Sharp-eyed MPR Midmorning producer Nancy Lebens found an odd word in today’s Washington Post preview of President Bush’s State of the Union address:
For years, President Bush and his advisers expressed frustration that the White House received little credit for the nation’s strong economic performance because of public discontent about the Iraq war. Today, the president is getting little credit for improved security in Iraq, as the public increasingly focuses on a struggling U.S. economy.
That is the problem Bush faces as he prepares to deliver his seventh and probably final State of the Union address tonight. For the first time in four years, he will come before Congress able to report some progress in tamping down violence in Iraq. Yet the public appears to have moved on from the war — and possibly from Bush himself.
Under what scenario could this not be President Bush’s final State of the Union address?
The 22nd Amendment says:
No person shall be elected to the office of the President more than twice, and no person who has held the office of President, or acted as President, for more than two years of a term to which some other person was elected President shall be elected to the office of the President more than once. But this article shall not apply to any person holding the office of President when this article was proposed by the Congress, and shall not prevent any person who may be holding the office of President, or acting as President, during the term within which this article becomes operative from holding the office of President or acting as President during the remainder of such term.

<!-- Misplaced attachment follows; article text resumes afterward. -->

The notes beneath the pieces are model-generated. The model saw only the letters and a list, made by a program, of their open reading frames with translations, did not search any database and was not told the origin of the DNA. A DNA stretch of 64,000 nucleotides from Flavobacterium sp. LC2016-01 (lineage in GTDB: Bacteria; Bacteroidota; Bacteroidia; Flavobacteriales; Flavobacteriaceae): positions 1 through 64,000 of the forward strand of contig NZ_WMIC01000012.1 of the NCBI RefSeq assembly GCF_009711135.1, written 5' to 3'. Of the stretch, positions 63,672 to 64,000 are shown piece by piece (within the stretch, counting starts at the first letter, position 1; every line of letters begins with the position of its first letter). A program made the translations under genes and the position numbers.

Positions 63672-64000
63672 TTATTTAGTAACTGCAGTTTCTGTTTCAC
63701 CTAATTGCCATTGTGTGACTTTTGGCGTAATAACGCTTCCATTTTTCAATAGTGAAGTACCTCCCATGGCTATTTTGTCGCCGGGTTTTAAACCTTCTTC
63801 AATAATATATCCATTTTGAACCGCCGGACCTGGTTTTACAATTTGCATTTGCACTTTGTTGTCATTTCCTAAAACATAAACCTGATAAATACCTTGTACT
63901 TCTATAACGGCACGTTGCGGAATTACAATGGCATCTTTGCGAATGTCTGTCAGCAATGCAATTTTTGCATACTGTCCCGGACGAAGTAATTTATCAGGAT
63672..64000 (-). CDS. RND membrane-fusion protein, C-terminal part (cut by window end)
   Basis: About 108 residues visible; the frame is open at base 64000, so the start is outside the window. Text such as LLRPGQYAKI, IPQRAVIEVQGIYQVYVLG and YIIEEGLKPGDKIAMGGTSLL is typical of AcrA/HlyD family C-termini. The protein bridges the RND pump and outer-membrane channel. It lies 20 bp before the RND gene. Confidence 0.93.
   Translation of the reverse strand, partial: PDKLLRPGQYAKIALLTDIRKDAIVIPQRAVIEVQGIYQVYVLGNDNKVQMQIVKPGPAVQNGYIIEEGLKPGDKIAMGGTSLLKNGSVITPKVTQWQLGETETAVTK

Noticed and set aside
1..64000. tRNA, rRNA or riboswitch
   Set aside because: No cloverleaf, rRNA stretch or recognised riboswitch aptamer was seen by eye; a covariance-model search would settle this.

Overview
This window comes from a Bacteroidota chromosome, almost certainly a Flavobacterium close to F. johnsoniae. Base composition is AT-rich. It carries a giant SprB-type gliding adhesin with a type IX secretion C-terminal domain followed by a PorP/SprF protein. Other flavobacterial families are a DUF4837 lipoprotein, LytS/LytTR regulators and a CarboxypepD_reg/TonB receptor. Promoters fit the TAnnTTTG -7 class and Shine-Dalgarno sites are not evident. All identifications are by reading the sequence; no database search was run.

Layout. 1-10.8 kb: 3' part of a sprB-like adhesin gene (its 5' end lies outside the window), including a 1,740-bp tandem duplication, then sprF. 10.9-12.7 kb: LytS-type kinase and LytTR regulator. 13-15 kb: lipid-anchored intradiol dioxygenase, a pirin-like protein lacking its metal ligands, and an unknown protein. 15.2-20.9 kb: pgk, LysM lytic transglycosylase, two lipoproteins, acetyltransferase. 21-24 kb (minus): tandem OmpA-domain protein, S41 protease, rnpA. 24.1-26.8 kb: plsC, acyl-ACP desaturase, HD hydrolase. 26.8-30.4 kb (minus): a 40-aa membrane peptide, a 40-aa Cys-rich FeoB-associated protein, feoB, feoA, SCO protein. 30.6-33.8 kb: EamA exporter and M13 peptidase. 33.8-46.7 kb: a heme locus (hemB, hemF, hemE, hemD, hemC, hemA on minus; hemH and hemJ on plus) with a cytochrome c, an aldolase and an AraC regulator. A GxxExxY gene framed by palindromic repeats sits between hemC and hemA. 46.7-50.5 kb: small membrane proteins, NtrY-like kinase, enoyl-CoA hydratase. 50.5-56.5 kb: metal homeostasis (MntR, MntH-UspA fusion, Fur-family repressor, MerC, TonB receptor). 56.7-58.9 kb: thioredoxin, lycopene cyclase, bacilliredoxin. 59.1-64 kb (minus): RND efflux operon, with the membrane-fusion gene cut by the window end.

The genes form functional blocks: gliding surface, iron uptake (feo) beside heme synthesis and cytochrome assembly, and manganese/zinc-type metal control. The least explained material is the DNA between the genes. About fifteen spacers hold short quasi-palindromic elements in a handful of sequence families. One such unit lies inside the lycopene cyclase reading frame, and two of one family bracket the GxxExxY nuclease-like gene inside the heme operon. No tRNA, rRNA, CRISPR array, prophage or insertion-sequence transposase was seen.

What about vice president? Nope. The 12th Amendment takes care of that, because it’s an elected office.
The third in line of succession is the Speaker of the U.S. House, currently Nancy Pelosi. There’s nothing to prevent President Bush from running for Congress in November and becoming Speaker of the House if the Republicans should sweep into power. Likewise, he could run for the Senate, be named Senate president, and the President, Vice President, and Speaker of the House are unable to serve.
Then, if something were to happen to the elected ticket, the president could give another State of the Union speech. Officially, though, it couldn’t occur until 2010. The first speeches of incoming sessions are, technically, speeches “to a joint session of Congress,” and aren’t considered State of the Union speeches.
The only other scenario I can come up with in which this isn’t President Bush’s final State of the Union address is if he were to join the cabinet of the incoming president, and the entire line of succession above him is unable to serve.
Does the Washington Post know something?